On Thursday, June 12 at 8.00 in the evening Maria Demetriades presents "The Best of 2013 - 2014” at the Medusa Art Gallery—a selection of the best works among those exhibited throughout the season. Some of the works are from her private collection, part of which was presented in two exhibitions titled Summing Up , both curated by Efi Andreadi.
The exhibition comprises also by drawings by the self-taught sculptor Panos Raimondos. Most were executed during the artist’s time in Paris and are the only ones to survive. They present dozens of angelic figures drawn with ballpoint pen on newspaper sheets. All but one of the works was made on copies of Le Monde, and the other one on a sheet of the Greek newspaper Acropolis. The drawings span almost a decade, the first dating from October 17, 1972 and the latest from October 2, 1981, by which time the artist had moved permanently to Athens. Raimondos’ drawings are accompanied by a series of wood carvings, with their juxtaposition aiming to promote the viewers’ understanding of the artist’s vision—a vision in which childishness and an unaffected simplicity have a key role.
Stergios Stamos elaborates on his concerns regarding immigration while enriching his references about Greece of Crisis when one Memorandum succeeds another. Immigration is one issue the artist has investigated thoroughly. In his 2009 exhibition called “ Inscriptions” Stamos dealt with religion ( the Islam, Christianity), in his 2008 exhibition called “Inside Out” he dealt with habitation , now he proves to be one of the few Greek artists who observes the world around him, not the London magazines in vogue. Stamos sets up an installation with five square plates on which the names of hundreds of immigrants are written. They suffered tragedy, unbelievable exploitation, cruel conditions of confinement. In other works Stamos dissects the country-patient “which is being healed” thanks to Memorandum serum. The installation is frigid. In Stamos’ works we can see expressionism, arte povera, conceptual art. The artist adds an extra political dimension to all that.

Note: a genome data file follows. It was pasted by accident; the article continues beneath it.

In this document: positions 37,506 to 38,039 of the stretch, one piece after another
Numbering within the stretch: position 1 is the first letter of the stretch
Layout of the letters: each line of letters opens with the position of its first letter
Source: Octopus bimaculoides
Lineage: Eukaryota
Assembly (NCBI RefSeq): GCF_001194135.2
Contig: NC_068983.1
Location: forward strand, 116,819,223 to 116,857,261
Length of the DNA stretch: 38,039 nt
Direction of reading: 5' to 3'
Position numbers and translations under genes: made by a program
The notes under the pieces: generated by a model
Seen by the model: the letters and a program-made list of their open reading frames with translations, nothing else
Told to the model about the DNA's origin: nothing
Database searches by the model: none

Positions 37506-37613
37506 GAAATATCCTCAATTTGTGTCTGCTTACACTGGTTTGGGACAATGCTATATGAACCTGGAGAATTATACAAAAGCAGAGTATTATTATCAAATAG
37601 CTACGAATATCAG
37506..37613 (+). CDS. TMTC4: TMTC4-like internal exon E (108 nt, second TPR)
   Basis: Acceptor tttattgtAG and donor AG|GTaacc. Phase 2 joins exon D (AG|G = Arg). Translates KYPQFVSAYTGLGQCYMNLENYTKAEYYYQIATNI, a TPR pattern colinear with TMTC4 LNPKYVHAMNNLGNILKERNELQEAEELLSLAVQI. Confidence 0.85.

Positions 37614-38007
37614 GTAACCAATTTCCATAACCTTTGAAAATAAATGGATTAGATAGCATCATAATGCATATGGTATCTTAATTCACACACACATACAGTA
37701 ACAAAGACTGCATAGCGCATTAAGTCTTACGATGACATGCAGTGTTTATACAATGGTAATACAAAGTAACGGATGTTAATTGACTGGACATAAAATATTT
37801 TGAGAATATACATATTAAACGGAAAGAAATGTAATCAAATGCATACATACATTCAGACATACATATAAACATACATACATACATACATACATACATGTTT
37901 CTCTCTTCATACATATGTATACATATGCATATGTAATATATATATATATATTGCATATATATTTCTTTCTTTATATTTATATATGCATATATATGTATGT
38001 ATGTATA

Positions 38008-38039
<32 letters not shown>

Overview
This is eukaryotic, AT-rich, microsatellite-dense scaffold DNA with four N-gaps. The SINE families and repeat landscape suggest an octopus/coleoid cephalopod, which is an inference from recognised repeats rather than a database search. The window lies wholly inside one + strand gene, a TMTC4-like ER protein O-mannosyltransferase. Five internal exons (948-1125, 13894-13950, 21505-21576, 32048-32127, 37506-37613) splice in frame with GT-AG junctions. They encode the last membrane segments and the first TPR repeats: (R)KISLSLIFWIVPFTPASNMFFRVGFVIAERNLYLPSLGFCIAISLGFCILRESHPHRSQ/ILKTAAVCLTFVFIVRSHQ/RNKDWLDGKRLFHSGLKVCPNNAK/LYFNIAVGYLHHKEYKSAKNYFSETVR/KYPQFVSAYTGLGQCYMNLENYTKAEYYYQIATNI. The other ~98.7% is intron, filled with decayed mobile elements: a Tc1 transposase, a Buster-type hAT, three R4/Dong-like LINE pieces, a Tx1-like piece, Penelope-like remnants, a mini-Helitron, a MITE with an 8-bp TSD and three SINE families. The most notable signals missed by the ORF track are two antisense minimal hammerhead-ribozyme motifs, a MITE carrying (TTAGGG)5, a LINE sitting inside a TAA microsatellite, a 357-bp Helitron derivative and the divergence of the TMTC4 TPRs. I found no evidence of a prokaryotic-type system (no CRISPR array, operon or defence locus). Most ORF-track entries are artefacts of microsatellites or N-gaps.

Miltos Michailidis presented fifty black-and-white drawings and three installations, arranged in the gallery space so as to serve as illustrations to a single narrative yet at the same time retain their self-contained nature. Overall, this series constitutes an artistic comment, an alternative approach to the current situation. Michailidis uses the drawings as a thread that joins together the installations as comments on today. Thus we get from the golden age that we must leave behind to a sort of ‘forced landing’ onto the present. Αs for the future, it depends mostly on what each of us chooses to carry over from the past.